Below is a summary of some subcommittee activity from the past week:
Subcommittee #1 (Education)
Roth (D-Riverside) Chair, Morrell (R-Rancho Cucamonga), & Leyva (D-Chino)
Better Options to Make College More Affordable. The ability to afford a college education is a key part of giving California students the opportunity to launch successful careers. Financial aid is one part of that puzzle, and the subcommittee discussed Governor Newsom’s proposals to increase Cal Grants, the state’s primary program for providing assistance to students. The proposal to increase competitive Cal Grants is a positive step, but other proposals would artificially prohibit expanded grants from going to students at private universities or fail to ensure that aid goes to students with the greatest needs, while making the financial aid system needlessly more complex. Better options to promote college affordability would be to allow students at all universities to access expanded grants and to target grants more closely to students with the greater financial needs.
Subcommittee #2 (Resources, Environmental Protection, Energy, and Transportation)
Wieckowski (D-Fremont) Chair, Jones (R-Santee), McGuire (D-Santa Rosa), Monning (D-Santa Cruz), & Stern (D-Canoga Park)
Promoting Efficiency and Avoiding Waste. The subcommittee discussed a variety of spending adjustments for state Resources programs. While the items were not the sort of high-profile issues that typically make the news, Senate Republicans believe it is important for the Legislature to promote accountability and efficiency throughout government operations. For example, the Governor’s budget sought funds for some building projects with unexpected multimillion dollar cost increases. The projects are worthwhile, but the subcommittee delayed voting in some cases so further analysis could be done regarding costs.
Subcommittee #3 (Health and Human Services)
Pan (D-Sacramento) Chair, Stone (R-Riverside County), & Hurtado (D-Sanger)
Senate Republicans Support Improvements for the Developmentally Disabled. Yesterday’s subcommittee hearing discussed the intellectual and developmental disability (I/DD) system in California. Senate Republicans submitted a budget letter requesting several critical improvements: the reinvestment of any funds generated from the closure of developmental institutions, an 8 percent across-the-board increase for service providers, and restoration of services cut in the recession, such as social recreation and camp services. Senate Republicans know that we can do better than the status quo for our I/DD neighbors and family members. Community service providers and those with I/DD should not have to settle for underpaid staff because the state does not compensate people fairly to care for high-needs consumers. The I/DD community deserves to have their pre-recession services restored, especially when the state has a $21 billion surplus. Senate Republicans will continue fighting to improve the community services system and protect the rights and promises guaranteed by the Lanterman Act.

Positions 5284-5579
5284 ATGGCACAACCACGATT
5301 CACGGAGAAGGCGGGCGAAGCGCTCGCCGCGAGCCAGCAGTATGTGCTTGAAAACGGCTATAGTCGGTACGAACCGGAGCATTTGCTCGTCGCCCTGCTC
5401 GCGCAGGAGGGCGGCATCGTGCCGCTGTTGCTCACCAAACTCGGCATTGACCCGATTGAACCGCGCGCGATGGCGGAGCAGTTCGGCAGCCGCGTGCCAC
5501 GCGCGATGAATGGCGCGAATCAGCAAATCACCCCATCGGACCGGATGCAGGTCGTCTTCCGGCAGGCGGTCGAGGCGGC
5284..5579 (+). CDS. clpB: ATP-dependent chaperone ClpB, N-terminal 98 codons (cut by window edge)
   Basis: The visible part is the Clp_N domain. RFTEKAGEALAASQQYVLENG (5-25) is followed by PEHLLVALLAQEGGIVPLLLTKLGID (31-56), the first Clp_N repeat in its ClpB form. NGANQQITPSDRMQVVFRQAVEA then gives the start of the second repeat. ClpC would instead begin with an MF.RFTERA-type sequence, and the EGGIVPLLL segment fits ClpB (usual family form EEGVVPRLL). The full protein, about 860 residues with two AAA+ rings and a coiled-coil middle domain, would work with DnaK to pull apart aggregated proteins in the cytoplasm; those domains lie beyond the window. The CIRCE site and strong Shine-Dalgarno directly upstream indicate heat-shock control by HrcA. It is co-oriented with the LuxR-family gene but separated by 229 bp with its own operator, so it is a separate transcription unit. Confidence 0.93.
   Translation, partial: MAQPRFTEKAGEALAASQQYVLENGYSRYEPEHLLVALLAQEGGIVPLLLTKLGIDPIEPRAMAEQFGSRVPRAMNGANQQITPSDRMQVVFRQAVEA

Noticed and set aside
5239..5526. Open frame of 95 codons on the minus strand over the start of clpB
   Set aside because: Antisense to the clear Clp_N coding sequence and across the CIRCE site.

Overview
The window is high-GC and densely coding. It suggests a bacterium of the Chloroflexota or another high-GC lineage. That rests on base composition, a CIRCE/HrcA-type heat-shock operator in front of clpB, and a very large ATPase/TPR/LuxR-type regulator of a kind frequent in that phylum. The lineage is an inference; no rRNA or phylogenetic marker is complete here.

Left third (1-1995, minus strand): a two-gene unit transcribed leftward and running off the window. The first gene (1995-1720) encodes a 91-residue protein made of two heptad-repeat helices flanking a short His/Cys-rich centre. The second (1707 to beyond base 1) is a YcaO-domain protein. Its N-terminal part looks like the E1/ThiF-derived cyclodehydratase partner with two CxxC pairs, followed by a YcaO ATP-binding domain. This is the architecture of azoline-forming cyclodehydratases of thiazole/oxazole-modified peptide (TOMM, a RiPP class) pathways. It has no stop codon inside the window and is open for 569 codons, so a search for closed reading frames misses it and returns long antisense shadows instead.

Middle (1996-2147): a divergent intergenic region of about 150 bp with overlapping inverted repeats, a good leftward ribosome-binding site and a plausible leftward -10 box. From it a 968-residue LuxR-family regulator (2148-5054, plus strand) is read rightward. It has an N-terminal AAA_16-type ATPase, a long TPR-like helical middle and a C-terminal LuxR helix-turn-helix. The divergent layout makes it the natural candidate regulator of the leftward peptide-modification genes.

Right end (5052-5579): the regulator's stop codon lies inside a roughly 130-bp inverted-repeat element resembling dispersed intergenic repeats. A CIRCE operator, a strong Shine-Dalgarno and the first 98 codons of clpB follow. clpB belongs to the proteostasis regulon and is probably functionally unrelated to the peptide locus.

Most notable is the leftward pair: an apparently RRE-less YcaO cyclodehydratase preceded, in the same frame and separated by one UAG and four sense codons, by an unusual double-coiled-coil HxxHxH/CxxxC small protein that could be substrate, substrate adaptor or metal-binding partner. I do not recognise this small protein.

Subcommittee #4 (State Administration and General Government)
Durazo (D-Los Angeles) Chair, Nielsen (R-Tehama), & Umberg (D-Santa Ana)
Democrats Reject Expedited Process for Building Supportive Housing for Homeless. The budget subcommittee rejected the Governor’s proposal to allow a quicker review process for building emergency shelters, navigation centers (a service-enriched shelter), and supportive housing. These facilities are necessary components to addressing the underlying problems that are often exacerbated by living on the streets. Senator Jim Nielsen (R-Tehama) voted against the rejection. California has too many requirements that constrict a local government’s ability to build housing, a significant factor in the homelessness crisis. Stringent environmental regulations like the much-abused California Environmental Quality Act (CEQA) have led to anonymous litigation that can quickly stop projects at any point. Sacramento Democrats made it clear that while a streamlined CEQA process may be fine for major sports arenas, as seen in recent years, they will not allow reform for supportive housing for the state’s homeless population.
Subcommittee #5 (Corrections, Public Safety, and the Judiciary)
Skinner (D-Berkeley) Chair, Moorlach (R-Costa Mesa), & Beall (D-San Jose)
More Realistic Plan Needed to Eliminate Backlog of Criminals with Guns. The subcommittee discussed for a second time, but still did not vote on, a request from the Department of Justice (DOJ) for more positions and funding to disarm individuals who are prohibited by the courts from owning guns due to criminal activity or mental illness. The DOJ first identified a backlog of more than 20,000 of these armed, prohibited individuals in 2013. No matter how many resources the legislature provides the DOJ, they are still unable to eliminate the backlog, citing an inability to fill vacant positions due to hiring competition from local law enforcement agencies. At this week’s hearing, subcommittee members echoed concerns raised earlier by Senator Moorlach (R-Costa Mesa), specifically that it makes no sense to authorize additional resources or hire more people if DOJ is unable to fill them. Unfortunately, DOJ staff offered little assurance that Attorney General Xavier Becerra has a realistic plan to address the hiring problem or eliminate the backlog. In fact, DOJ staff testified that a goal of reducing the backlog to 4,000 or so would be more appropriate. The Attorney General recently argued that states should have the right to enforce common sense gun control laws. Nothing could be more common sense than disarming felons who are prohibited by law from owning firearms, yet he still has not presented a real plan to getting it done.
You can view the agendas for the following week’s budget subcommittee hearings here.